REPUBLIC OF KENYA
IN THE HIGH COURT OF KENYA
CRIMINAL APPEAL NO. 106 OF 2007
(From Original Conviction and Sentence in Criminal Case No.2476 of 2004 of the Chief Magistrate’s Court at Mombasa: J.B. Mdivo – R.M.)
JOEL MWANGI KINYUA ........................... APPELLANT
REPUBLIC ........................................... RESPONDENT
The Appellant herein JOEL MWANGI KINYUA, has filed this appeal challenging his conviction and sentence by the learned Resident Magistrate sitting at Mombasa Law Courts for a charge of DEFILEMENT OF A GIRL UNDER 16 YEARS CONTRARY TO SECTION 145(1) OF THE PENAL CODE. The particulars of the charge were
“On the 13th day of August 2004 at about 9.00 p.m. at K village in Mombasa District within CoastProvince, had carnal knowledge of T W, a girl under the age of sixteen years.”
In addition the Appellant faced an alternative charge of INDECENT ASSAULT ON A FEMALE CONTRARY TO SECTION 145(2) OF THE PENAL CODE. The appellant entered a plea of ‘not guilty’ to both charges. His trial commenced before the lower court on 20th June 2007. At this trial the prosecution led by INSPECTOR MARY called a total of four (4) witnesses in support of their case.
The brief facts of the prosecution case as narrated by the complainant T W, a child aged 12 years was that on 17th November 1996 she was sent by her mother to deliver kale (sukuma wiki) vegetables to the Appellant, a neighbour who lived in the flat below theirs. She went to the Appellant’s house and knocked on the door. He invited her in. She delivered the vegetables but as she made to leave the Appellant told her to lie on his bed. The complainant refused. He then carried the child and laid her on his bed. He removed his clothes and proceeded to defile her. After the act the complainant went home. Her mother questioned her severally and she finally admitted what had happened. The complainant’s parents confronted the Appellant who denied that he had raped the girl. They all then went to the police station to report the matter. The complainant was taken to the hospital for medical examination. After police concluded their investigations the Appellant was arrested and charged.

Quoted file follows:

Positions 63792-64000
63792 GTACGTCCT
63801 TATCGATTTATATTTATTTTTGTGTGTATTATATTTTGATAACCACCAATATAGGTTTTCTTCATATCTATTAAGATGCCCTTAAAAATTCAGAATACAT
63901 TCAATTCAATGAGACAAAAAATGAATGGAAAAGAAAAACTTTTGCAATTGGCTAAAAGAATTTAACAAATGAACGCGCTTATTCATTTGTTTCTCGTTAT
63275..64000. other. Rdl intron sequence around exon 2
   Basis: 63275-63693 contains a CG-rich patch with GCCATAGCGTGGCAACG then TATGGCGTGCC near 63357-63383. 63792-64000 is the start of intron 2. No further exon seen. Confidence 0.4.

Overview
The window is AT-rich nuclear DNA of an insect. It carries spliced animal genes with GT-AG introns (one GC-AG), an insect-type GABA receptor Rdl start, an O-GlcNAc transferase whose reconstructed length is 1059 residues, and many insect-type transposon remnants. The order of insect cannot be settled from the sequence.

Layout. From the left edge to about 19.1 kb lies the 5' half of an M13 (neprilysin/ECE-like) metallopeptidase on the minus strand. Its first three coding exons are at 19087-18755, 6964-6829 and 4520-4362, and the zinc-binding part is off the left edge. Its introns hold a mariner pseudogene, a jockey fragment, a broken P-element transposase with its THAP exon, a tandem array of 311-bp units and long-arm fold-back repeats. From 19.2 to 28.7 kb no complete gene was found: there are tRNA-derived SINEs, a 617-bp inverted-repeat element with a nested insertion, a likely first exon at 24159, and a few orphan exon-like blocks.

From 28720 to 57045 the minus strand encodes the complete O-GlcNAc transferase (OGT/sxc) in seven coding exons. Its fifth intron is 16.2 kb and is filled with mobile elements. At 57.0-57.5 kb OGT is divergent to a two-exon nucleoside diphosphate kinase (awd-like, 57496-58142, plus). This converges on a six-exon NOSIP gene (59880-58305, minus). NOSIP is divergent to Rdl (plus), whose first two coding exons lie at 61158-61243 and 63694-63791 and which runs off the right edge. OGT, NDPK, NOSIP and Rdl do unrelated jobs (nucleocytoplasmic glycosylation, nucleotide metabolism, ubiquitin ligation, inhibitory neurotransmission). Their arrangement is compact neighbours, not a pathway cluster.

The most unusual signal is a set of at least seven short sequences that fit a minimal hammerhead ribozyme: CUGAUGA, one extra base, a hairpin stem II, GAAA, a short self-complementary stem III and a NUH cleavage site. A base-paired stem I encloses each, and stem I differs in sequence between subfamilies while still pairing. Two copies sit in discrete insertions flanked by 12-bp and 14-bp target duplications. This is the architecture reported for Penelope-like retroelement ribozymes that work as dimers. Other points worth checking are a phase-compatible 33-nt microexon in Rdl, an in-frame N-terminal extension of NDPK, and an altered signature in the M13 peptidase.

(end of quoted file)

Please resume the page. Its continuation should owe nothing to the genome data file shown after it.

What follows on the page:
At the close of the prosecution case the Appellant was ruled to have a case to answer and was placed on his defence. He gave a sworn defence in which he denied the charges. On 22nd June 2007 the learned trial magistrate delivered her judgement in which she convicted the Appellant on the main charge. After listening to his mitigation the court sentenced to serve ten (10) years imprisonment. Being dissatisfied with both his conviction and sentence the Appellant filed this appeal.
The Appellant acted in person at the hearing of his appeal and relied upon his written submissions which had been filed in court. MR. MUTETI, learned State Counsel appeared for the Respondent State and opposed the appeal. Being a court of first appeal I am guided by the decision of the Court of Appeal in OKENO –VS- REPUBLIC  E.A.L.R. 31 where it was held
“It is the duty of a first appellate court to reconsider the evidence, evaluate it itself and draw its own conclusions in deciding whether the judgement of the trial court should be upheld.”
I have carefully perused the written submissions filed by the Appellant. He has raised the following grounds of Appeal.
§ Violation of constitutional rights guaranteed under S. 72(3) of the (old) Constitution
§ Insufficiency of Evidence
§ Failure by trial court to consider his defence
With respect to the first ground it is indeed correct as has been submitted by the Appellant that S. 72(3) of the (old) Constitution of Kenya under which his trial was conducted, did provide that any suspect arrested for a non-capital offence must be arraigned before a court within 24 hours of such arrest. The offence for which the Appellant had been arrested and detained was defilement which is a non-capital offence thus strictly speaking he ought to have been brought before the court within 24 hours of his arrest. As the Appellant has submitted this did not happen. The record clearly indicates that the Appellant was arrested on 13th August 2004 but was not arraigned in court until 23rd August 2004, a period of ten (10) days later. The question is – does this breach of S. 72(3) entitle the Appellant to an automatic acquittal as he submits? The short answer is no it does not. The courts in this country have made several pronouncements on this very issue. The settled position now is that contained in the decision of the Court of Appeal in the case of ELIUD NJERU NYAGA –VS- REPUBLIC  KLR where their lordships held as follows:-